Judge Grants MSJ For Plaintiff in FDCPA Case Over Post-Judgment Interest

A District Court judge in Connecticut has granted summary judgment in favor of a plaintiff who filed a Fair Debt Collection Practices Act suit because a judgment holder applied the highest post-judgment interest rate allowed by state law, even though the order did not specify the interest rate that could be applied.

A copy of the ruling in the case of Ceraldi v. Linda Strumpf and U.S. Equities Corp. can be accessed by clicking here.

The defendant obtained a judgment in state court for an unpaid credit card debt owed by the plaintiff. The defendant was awarded with a judgment for the full amount owed, plus “post judgment interest pursuant to General Statutes Sec. 37-3a and General Statutes Sec. 52-356d(e)” A specific interest rate was not mentioned.

The defendant began charging post-judgment interest on the amount owed at a rate of 10% per year, the maximum amount allowed by state law. The plaintiff filed suit, alleging the defendant violated the FDCPA by using false, deceptive, or misleading representation or means in connection with the collection of any debt.

Judge Janet Hall of the District Court for the District of Connecticut agreed with the plaintiff, saying the unilateral imposition of post-judgment interest at 10% per year, which was not awarded, is a “clear violation” of the FDCPA.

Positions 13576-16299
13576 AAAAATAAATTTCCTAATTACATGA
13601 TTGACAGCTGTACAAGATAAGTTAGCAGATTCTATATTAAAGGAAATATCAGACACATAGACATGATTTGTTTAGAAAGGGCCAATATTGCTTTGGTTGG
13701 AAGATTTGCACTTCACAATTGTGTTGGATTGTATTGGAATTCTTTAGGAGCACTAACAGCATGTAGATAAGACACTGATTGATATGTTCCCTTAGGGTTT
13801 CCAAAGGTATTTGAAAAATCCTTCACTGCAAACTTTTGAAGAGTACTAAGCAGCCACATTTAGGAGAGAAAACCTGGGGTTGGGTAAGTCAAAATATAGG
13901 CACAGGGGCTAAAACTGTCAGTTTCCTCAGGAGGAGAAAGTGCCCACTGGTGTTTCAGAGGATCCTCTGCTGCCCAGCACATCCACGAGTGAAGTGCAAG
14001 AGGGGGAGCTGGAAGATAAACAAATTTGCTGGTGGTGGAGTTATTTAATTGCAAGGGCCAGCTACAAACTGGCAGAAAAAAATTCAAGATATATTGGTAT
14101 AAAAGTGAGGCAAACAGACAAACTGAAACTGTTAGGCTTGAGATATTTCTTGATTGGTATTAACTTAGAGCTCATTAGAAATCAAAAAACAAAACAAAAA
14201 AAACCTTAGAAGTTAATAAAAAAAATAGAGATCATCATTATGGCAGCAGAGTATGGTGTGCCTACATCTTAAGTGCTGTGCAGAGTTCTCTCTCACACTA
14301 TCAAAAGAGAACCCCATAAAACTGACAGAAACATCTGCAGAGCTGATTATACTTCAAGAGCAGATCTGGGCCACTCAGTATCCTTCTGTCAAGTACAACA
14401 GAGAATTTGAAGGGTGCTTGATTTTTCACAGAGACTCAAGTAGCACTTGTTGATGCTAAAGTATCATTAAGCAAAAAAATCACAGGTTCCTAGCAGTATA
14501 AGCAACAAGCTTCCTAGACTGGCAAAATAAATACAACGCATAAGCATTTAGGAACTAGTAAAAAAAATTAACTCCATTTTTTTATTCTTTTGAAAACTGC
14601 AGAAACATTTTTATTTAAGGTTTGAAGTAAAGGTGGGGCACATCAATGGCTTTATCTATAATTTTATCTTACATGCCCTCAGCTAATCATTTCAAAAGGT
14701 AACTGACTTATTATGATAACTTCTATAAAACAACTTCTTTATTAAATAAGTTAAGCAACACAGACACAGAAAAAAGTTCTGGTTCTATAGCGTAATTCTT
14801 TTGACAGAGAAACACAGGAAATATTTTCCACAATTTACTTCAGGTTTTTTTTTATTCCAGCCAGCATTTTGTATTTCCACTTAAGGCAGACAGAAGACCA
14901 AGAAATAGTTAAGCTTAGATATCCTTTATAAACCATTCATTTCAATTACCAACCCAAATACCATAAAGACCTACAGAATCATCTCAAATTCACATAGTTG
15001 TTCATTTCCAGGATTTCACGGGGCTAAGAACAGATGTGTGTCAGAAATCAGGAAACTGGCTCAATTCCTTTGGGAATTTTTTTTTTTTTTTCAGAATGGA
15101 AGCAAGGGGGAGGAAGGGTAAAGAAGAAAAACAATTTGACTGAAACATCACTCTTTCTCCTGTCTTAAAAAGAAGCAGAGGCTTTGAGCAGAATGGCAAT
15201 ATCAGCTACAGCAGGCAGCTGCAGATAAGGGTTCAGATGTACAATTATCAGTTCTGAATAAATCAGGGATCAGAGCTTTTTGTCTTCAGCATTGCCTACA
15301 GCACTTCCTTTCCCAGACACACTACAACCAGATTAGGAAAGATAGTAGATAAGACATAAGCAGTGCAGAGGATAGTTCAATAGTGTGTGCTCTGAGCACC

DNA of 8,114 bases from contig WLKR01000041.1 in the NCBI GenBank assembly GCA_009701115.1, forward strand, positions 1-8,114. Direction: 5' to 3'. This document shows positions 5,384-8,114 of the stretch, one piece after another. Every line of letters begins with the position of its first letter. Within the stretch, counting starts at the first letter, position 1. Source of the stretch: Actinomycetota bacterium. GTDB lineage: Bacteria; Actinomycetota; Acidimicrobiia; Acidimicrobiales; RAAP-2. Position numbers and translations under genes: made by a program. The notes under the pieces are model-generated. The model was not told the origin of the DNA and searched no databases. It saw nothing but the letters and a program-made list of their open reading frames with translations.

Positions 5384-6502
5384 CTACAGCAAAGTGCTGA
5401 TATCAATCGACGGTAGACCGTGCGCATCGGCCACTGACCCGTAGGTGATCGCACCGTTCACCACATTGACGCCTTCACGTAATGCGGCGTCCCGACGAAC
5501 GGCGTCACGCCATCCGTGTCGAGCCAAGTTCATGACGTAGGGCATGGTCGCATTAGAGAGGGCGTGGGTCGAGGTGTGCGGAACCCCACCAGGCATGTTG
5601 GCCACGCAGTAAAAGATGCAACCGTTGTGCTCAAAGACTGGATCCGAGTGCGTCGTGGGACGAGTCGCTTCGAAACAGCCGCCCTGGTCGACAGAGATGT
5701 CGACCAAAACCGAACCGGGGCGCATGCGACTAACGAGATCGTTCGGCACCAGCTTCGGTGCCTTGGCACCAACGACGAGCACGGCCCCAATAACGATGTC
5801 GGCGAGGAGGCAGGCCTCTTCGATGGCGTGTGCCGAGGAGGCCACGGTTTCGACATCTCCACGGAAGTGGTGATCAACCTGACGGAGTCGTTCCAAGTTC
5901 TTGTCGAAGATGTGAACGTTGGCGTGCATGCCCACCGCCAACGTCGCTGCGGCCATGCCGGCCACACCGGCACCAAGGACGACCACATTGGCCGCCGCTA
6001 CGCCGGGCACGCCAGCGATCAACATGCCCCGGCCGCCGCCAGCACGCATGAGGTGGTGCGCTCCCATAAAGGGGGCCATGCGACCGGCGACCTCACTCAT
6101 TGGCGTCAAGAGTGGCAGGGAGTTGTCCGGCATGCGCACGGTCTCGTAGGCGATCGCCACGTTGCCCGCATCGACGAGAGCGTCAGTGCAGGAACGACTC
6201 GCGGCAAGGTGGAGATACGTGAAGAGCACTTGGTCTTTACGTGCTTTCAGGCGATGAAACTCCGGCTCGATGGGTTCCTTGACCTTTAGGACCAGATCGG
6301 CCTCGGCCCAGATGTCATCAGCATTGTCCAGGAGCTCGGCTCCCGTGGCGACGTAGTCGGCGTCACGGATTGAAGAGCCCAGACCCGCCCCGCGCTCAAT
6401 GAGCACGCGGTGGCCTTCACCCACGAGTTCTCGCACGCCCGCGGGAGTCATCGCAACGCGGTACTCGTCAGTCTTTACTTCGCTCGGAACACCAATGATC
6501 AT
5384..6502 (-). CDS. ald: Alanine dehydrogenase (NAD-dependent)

The defendant attempted to use the FDCPA’s bona fide error defense, arguing that it “erroneously believed that application of post-judgment interest at a rate of ten percent was neither false nor misleading because they relied on the state court’s judgment and Clarification Order, which explicitly provided for post-judgment interest at a rate of ten percent.”

But Judge Hall ruled the bona fide error defense does not apply because “the FDCPA violation resulted from the defendants’ mistaken belief that, absent a rate of post-judgment interest expressly set by the state court, defendants were entitled to set a rate at the maximum amount allowed under the statute.” In Connecticut, a default interest rate can not be applied when a court fails to include it in a ruling.

Judge Hall did grant a motion for summary judgment in favor of the defendant in relation to the application of pre-judgment interest and attorney’s fees.

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